Under-the-radar players are vital to your dynasty teams; guys such as Bryan Reynolds, John Means, and Hunter Dozier are among the many players who started the season unheralded and have made a big fantasy impact. With some trades including prospects happening this past week, this week’s edition of the minor league sleeper team of the week will focus on the players moved so far this trade season and figuring out their worth in dynasty leagues.
Current Level: Triple-A
A 2016 first-round pick, Anthony Kay underwent Tommy John surgery following his 2016 senior year and didn’t make his debut until the 2018 season. He was fine but unspectacular a season ago but garnered big-time prospect hype again by lighting up Double-A to start 2019. In 66.1 innings, Kay managed a 1.49 ERA with a 0.92 WHIP and a 70:23 K/BB ratio.
He’s struggled since being called up to Triple-A, but it’s not too much of a worry with a bit of it being regression from his insane Double-A run combined with struggles jumping up a level so quickly into his professional career. His repertoire isn’t one that screams ace potential as much as it does No. 5 or long relief floor, with more of a mid-rotation ceiling. Kay has average velocity with a really good changeup, and there’s a bit of concern to me that he profiles as somebody that could surrender a lot of home runs.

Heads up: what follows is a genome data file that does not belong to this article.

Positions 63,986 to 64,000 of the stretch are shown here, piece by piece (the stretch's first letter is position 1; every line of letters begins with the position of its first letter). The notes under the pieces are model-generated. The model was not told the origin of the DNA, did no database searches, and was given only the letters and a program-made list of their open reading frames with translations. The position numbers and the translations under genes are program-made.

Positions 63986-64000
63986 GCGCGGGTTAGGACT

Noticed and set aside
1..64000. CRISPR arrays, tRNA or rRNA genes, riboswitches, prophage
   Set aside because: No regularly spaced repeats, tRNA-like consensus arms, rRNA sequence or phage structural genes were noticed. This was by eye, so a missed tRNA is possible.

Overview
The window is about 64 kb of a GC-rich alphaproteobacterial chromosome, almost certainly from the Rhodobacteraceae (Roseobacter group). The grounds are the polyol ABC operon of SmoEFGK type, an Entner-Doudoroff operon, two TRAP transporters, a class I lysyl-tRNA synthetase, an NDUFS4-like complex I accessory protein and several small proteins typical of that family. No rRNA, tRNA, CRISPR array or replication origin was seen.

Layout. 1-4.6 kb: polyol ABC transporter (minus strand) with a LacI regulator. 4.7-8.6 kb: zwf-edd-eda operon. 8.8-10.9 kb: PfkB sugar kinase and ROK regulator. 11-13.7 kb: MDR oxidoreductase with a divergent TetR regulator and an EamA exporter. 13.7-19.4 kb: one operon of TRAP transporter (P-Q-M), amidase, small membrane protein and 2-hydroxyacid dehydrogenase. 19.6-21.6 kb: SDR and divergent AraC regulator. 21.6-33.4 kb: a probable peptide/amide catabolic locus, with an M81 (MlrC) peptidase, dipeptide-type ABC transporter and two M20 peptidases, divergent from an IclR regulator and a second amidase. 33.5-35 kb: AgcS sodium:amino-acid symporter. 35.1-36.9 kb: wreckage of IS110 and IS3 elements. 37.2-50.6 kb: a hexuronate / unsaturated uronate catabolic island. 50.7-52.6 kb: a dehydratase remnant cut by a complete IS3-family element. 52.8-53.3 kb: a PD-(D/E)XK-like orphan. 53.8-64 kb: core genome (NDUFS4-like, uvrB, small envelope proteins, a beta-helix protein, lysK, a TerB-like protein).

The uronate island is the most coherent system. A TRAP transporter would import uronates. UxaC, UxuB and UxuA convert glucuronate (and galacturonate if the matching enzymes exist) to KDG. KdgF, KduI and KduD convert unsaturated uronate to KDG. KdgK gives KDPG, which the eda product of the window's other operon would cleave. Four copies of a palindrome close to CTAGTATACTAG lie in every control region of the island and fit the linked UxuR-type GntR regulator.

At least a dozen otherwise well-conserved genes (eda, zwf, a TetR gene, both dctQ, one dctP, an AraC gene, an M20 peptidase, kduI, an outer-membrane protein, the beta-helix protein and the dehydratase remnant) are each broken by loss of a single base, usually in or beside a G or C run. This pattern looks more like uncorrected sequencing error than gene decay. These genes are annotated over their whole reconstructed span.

Honestly, the profile is very similar to a Means, Jeremy Hellickson, or Trevor Richards type of a pitcher, with slightly better control. I’m not super high on Kay compared with where some people have him, but there are reasons to be optimistic about his future.
Simeon Woods-Richardson, SP, Toronto Blue Jays, Age: 18
Current Level: A-Ball
In my opinion, Simeon Woods-Richardson, and not Kay, is the best prospect the Blue Jays received for Marcus Stroman. A second-round pick out of high school in 2018, after dominating Rookie-Ball in his debut 2018 season, Woods-Richardson has spent the entire 2019 season in A-Ball, where on average he is 3.8 years younger than his competition at just 18 years old.
The results have been encouraging; the 4.25 ERA is unspectacular and 78.1 innings in 20 starts show how slowly the Mets had been taking his workload development, but looking deeper, he’s been incredible. His 97:17 K/BB ratio has shown far better control than what was expected out of Woods-Richardson when he was drafted. His fastball currently sits at about 93 on average, with a changeup and curveball that need work but show the potential to be plus pitches.
Woods-Richardson has legitimate top-of-the-rotation upside, and with how good he’s performing at such a young age, I’m looking to buy in any dynasties I can.
Lewin Diaz, 1B, Miami Marlins, Age: 22
Current Level: Double-A
Lewin Diaz is a very interesting prospect. His frame of 6’4” and 225 pounds and 60-grade power profile him as a power hitter, but outside of a solid 2016 in Rookie ball, Diaz had never really shown it. In 2018, Diaz entered the season a top 10-ish prospect for the Twins but completely fell from prospect charts after his 2018 debut in High-A in which he had a .588 OPS and a 10:56 BB/K ratio in 78 games before his season ended because of a thumb injury. It’s hard to know what he changed, but he has completely turned things around in 2019. In 57 High-A games this season, his .243 ISO and .866 OPS with 13 homers got him a call-up to Double-A.